Second, this movie isn’t a “horror” film. It’s a sci-fi dark comedy/drama with horror elements. A small portion of the horror community is shitting on this film because it’s not gory and over the top. I’m not sure how many more times I have to say this, but if you have a relevant story and solid characters – this film has both – you don’t need to distract the audience with gore, gore, gore. (Unless you’re Terrifier 2. They get a pass. That film is a fucking masterpiece IMO)

Megan is a warning to half assed parents who would rather shove a piece of technology into their child’s face instead of paying attention and be a real parent. That’s the target demographic, folks. Every modern-day mother who can’t take their attention away from social media or dating apps long enough to show their own flesh and blood some true love. Was I a perfect parent? Hell no! Far from it. Maybe worse, in some cases. Still, I knew how to interact with my kids and never traded that experience for something that plugs into the wall.

Today’s children are raised by technology because today’s parents were raised by television. In turn, those people who plopped today’s parents down in front of the electronic babysitter were raised on the radio. So, does the blame go back several generations? No. The blame goes to the dawn of society in general. What’s the alternative? Let your mind be bombarded with newspaper articles of classism, fiscal crisis, and war? Since the dawn of the printing press, people have been looking for a distraction from being reminded of life’s daily horrors. Let’s take it a step back even further.

What’s the one thing that’s been shoved into the faces of the young for centuries requiring a distraction to prevent pre-pubescent self-destruction?

The fucking bible. I won’t even bother capitalizing the “B” because fuck you. It’s a mind control device, plain and simple. A statistically successful one at that. Today’s grandparents were forced to attend church every time the goddamn doors were open. Some of them passed the importance of such nonsense onto their children and the weakest minded among them adopted the practice without question. Eventually, a deity’s bullshit rolls downhill and there you have it.

I have managed to link modern day technological dependence to early 1900’s, missionary sex only, what’s a clitoris, bible thumping.

This film is a warning, but I wouldn’t expect mainstream society to see it as such. We have a generation of children being raised by “Megans” already as I write this. They just aren’t as cute and humanoid. Lucky for them, though. A lot of today’s religious fanatics and politicians would be purchasing them for all the wrong reasons. #1 FAQ on Amazon? “Are these dolls waterproof? – Donald T., Mar-A-Lago, FL”. I wonder how many androids are hidden in Eppstein photos…

Solution? Dis-invent smart phones and make video game arcades relevant again. I doubt it will solve any problems involving technology, but it encourages face to face interaction with other human beings while engaging with similar distractions. It’s a meet in the middle solution. Plus, I miss them. There’s nothing like banging away on a Donkey Kong machine while your ears bleed to Motley Crue. You’re welcome, society.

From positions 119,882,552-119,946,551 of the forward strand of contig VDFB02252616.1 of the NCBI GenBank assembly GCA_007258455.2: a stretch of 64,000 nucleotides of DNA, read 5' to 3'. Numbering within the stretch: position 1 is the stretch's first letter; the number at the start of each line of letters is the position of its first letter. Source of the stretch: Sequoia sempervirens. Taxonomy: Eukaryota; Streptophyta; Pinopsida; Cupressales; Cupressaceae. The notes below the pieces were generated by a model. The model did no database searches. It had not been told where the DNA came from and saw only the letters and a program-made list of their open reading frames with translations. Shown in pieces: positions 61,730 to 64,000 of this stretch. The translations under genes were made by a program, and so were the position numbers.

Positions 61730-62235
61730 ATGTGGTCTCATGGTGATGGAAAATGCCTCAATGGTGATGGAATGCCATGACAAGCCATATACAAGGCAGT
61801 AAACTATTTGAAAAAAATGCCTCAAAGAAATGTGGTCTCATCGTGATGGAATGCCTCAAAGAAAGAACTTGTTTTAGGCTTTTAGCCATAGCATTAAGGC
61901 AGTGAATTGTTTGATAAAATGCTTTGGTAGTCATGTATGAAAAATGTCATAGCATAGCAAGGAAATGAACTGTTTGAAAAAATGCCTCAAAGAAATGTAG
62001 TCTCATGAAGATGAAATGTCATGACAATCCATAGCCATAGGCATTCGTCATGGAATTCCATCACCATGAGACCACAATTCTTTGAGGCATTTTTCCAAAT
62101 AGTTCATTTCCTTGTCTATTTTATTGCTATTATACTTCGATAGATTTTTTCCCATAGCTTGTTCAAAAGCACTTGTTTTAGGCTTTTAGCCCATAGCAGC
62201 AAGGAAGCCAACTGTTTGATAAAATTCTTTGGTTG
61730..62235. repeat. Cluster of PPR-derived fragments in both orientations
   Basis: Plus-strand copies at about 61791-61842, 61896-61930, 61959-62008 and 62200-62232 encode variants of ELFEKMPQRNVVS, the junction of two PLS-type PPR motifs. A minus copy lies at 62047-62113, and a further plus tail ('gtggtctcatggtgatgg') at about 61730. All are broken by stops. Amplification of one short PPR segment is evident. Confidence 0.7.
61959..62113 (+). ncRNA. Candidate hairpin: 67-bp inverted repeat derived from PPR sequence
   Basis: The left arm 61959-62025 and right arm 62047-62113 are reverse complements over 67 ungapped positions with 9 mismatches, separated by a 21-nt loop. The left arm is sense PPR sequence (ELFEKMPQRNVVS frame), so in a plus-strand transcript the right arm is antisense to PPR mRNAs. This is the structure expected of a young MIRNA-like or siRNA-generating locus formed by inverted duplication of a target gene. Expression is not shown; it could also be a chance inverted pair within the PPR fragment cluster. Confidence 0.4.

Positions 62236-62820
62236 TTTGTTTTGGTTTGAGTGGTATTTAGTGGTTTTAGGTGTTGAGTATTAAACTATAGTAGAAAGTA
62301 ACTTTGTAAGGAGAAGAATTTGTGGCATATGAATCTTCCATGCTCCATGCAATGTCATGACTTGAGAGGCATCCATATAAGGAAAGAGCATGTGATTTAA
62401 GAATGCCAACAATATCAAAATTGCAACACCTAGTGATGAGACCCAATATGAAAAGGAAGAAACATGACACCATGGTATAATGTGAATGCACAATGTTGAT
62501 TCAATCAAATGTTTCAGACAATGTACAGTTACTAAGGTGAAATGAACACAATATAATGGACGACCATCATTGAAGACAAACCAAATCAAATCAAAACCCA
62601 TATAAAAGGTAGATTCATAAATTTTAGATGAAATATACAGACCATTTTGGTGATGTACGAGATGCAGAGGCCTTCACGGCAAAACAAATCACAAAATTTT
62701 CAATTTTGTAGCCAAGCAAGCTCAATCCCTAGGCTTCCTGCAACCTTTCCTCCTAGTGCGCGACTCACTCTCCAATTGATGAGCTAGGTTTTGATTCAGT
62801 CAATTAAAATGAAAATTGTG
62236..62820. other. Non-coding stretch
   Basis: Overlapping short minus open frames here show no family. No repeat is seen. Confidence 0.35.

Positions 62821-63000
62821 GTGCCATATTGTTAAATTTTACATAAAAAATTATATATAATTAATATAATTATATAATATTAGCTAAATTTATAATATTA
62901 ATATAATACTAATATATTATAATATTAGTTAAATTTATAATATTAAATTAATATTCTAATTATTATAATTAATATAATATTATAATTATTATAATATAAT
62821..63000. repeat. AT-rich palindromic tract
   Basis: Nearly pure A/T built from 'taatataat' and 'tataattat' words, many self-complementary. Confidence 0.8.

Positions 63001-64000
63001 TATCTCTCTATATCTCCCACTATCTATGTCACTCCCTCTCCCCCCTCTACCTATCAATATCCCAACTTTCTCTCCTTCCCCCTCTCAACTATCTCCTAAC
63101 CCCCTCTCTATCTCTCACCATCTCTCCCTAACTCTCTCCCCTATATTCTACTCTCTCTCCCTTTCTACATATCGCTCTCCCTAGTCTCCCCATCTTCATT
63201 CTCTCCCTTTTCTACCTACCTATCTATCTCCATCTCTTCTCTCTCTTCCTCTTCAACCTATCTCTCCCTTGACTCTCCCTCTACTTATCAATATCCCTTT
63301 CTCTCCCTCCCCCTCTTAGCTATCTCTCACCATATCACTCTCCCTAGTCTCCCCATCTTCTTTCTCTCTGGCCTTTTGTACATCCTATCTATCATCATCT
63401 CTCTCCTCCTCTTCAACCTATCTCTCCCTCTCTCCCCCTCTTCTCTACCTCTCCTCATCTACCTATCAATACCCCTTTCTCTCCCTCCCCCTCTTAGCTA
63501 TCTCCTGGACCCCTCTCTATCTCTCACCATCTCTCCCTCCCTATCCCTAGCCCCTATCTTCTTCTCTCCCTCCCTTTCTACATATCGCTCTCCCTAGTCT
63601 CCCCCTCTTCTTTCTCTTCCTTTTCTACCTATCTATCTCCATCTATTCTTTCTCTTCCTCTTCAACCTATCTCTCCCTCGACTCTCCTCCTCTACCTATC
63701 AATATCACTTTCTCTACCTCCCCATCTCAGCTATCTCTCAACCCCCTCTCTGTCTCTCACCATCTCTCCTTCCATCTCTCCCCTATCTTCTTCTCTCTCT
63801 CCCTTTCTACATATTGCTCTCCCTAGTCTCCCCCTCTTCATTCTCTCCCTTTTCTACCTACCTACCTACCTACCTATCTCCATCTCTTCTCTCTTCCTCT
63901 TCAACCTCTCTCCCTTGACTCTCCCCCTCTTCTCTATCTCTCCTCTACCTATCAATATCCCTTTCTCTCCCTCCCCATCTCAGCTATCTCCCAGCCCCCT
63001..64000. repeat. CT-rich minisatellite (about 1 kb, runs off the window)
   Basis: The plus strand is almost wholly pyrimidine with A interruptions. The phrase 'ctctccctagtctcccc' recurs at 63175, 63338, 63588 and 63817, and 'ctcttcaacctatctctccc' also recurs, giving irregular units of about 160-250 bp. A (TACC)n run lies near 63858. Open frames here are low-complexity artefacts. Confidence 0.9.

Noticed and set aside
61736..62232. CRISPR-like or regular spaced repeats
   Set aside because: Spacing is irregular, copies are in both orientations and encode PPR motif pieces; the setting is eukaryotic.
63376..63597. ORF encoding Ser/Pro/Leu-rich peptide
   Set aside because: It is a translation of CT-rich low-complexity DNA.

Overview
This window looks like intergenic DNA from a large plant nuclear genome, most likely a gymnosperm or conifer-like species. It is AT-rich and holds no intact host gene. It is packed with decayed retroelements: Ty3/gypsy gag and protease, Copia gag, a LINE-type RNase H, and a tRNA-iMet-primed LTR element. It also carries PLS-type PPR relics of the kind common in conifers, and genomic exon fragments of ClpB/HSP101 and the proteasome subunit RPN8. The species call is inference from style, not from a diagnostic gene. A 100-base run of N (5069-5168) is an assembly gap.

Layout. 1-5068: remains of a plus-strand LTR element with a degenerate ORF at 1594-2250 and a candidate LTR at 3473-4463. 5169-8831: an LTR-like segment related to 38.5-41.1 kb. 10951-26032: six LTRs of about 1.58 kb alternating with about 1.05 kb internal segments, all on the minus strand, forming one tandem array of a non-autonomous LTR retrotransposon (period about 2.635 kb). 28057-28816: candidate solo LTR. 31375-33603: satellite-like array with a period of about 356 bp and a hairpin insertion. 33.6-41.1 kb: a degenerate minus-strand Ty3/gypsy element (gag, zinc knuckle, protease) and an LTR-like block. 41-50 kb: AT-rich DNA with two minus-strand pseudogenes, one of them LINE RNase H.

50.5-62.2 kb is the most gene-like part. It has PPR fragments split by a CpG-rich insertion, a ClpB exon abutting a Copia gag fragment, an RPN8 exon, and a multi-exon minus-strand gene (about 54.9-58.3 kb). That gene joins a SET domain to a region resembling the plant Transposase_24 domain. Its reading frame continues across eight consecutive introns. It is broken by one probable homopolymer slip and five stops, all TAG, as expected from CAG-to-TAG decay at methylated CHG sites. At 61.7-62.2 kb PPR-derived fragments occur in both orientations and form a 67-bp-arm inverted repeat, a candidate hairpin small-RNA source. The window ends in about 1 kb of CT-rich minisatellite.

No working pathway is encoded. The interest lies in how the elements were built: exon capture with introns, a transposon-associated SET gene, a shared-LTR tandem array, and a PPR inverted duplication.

If you liked what you read, please DON’T like, subscribe, or share. Let’s see how this reverse psychology shit works…

Review: M3GAN (Spoiler Free)

OK, so I know I went on this huge rant the other day about review culture and all these fucking book and film know-it-alls on social media, but I’m different. I’ve actually had my own review column in both a print newspaper and a print magazine before. I’m also a reoccurring co-host on the Literary License Podcast. Translation? I’m qualified. Blow.

Also, I don’t like reviewing things I didn’t enjoy. There’s enough hate, negativity, and bullying in the world. If you want that kind of shit, visit Goodreads. You won’t have to dig too deep.

Now, where was I?

M3GAN is a 2023 film directed by Gerard Johnstone and starring Allison Williams, Violet McGraw, and Amie Donald. It was written by Akela Cooper and James Wan with a little team up action from Jason Blum. The names attached to this project are a dream come true for horror fans. Do they deliver?

Everything I’m about to go into is covered in the trailers so there are no spoilers.

M3GAN begins with Cady’s parents dying right before her eyes in a snowplow accident. I swear, fucking Marvel tries to steal every plotline, don’t they? That’s a Jeremy Renner joke. Too soon? She goes to live with her Aunt Gemma who works for an amazing tech toy company. She’s been working on the M3GAN doll behind the scenes and is ironically ready for testing just about the time her sister and brother-in-law pull a Renner. Still too soon?

As you can imagine, all hell breaks loose, and we have a killer doll on our hands. A really cute one with one heck of an attitude. She even dances better than that Wednesday chick on Netflix. Did you guys know that the dance sequence in that show was put together with almost 30 scene cuts in 90 seconds? Either get over this fucking Wednesday dance or raise your standards. Those stats are far from impressive and it’s time to begin jerking off to something else.

Anyway, back to M3GAN…